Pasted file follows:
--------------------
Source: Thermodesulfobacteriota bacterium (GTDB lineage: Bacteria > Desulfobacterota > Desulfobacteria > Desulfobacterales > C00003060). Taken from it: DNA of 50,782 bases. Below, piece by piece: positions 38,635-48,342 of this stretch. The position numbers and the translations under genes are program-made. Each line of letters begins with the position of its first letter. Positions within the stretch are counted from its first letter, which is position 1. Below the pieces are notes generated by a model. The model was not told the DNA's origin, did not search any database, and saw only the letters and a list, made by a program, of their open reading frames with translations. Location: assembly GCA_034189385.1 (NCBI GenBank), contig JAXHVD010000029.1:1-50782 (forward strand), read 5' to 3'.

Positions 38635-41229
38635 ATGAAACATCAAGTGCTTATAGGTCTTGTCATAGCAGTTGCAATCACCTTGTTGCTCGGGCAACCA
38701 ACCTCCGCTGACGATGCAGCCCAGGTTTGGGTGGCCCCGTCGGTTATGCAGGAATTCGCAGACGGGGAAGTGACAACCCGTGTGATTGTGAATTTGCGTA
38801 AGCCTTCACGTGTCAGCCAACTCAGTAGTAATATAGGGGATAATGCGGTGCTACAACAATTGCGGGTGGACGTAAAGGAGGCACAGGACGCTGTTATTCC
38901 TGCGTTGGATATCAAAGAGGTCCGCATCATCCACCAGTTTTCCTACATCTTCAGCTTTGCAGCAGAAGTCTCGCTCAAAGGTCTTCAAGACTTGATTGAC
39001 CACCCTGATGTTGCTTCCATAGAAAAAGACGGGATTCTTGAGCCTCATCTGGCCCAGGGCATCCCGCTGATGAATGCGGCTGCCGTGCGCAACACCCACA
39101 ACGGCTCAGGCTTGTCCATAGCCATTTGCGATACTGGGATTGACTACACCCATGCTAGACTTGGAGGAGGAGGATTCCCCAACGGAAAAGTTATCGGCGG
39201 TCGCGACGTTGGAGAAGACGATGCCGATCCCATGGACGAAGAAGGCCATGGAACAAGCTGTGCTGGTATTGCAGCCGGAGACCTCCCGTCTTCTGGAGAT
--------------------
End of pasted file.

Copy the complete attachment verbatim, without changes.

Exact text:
Source: Thermodesulfobacteriota bacterium (GTDB lineage: Bacteria > Desulfobacterota > Desulfobacteria > Desulfobacterales > C00003060). Taken from it: DNA of 50,782 bases. Below, piece by piece: positions 38,635-48,342 of this stretch. The position numbers and the translations under genes are program-made. Each line of letters begins with the position of its first letter. Positions within the stretch are counted from its first letter, which is position 1. Below the pieces are notes generated by a model. The model was not told the DNA's origin, did not search any database, and saw only the letters and a list, made by a program, of their open reading frames with translations. Location: assembly GCA_034189385.1 (NCBI GenBank), contig JAXHVD010000029.1:1-50782 (forward strand), read 5' to 3'.

Positions 38635-41229
38635 ATGAAACATCAAGTGCTTATAGGTCTTGTCATAGCAGTTGCAATCACCTTGTTGCTCGGGCAACCA
38701 ACCTCCGCTGACGATGCAGCCCAGGTTTGGGTGGCCCCGTCGGTTATGCAGGAATTCGCAGACGGGGAAGTGACAACCCGTGTGATTGTGAATTTGCGTA
38801 AGCCTTCACGTGTCAGCCAACTCAGTAGTAATATAGGGGATAATGCGGTGCTACAACAATTGCGGGTGGACGTAAAGGAGGCACAGGACGCTGTTATTCC
38901 TGCGTTGGATATCAAAGAGGTCCGCATCATCCACCAGTTTTCCTACATCTTCAGCTTTGCAGCAGAAGTCTCGCTCAAAGGTCTTCAAGACTTGATTGAC
39001 CACCCTGATGTTGCTTCCATAGAAAAAGACGGGATTCTTGAGCCTCATCTGGCCCAGGGCATCCCGCTGATGAATGCGGCTGCCGTGCGCAACACCCACA
39101 ACGGCTCAGGCTTGTCCATAGCCATTTGCGATACTGGGATTGACTACACCCATGCTAGACTTGGAGGAGGAGGATTCCCCAACGGAAAAGTTATCGGCGG
39201 TCGCGACGTTGGAGAAGACGATGCCGATCCCATGGACGAAGAAGGCCATGGAACAAGCTGTGCTGGTATTGCAGCCGGAGACCTCCCGTCTTCTGGAGAT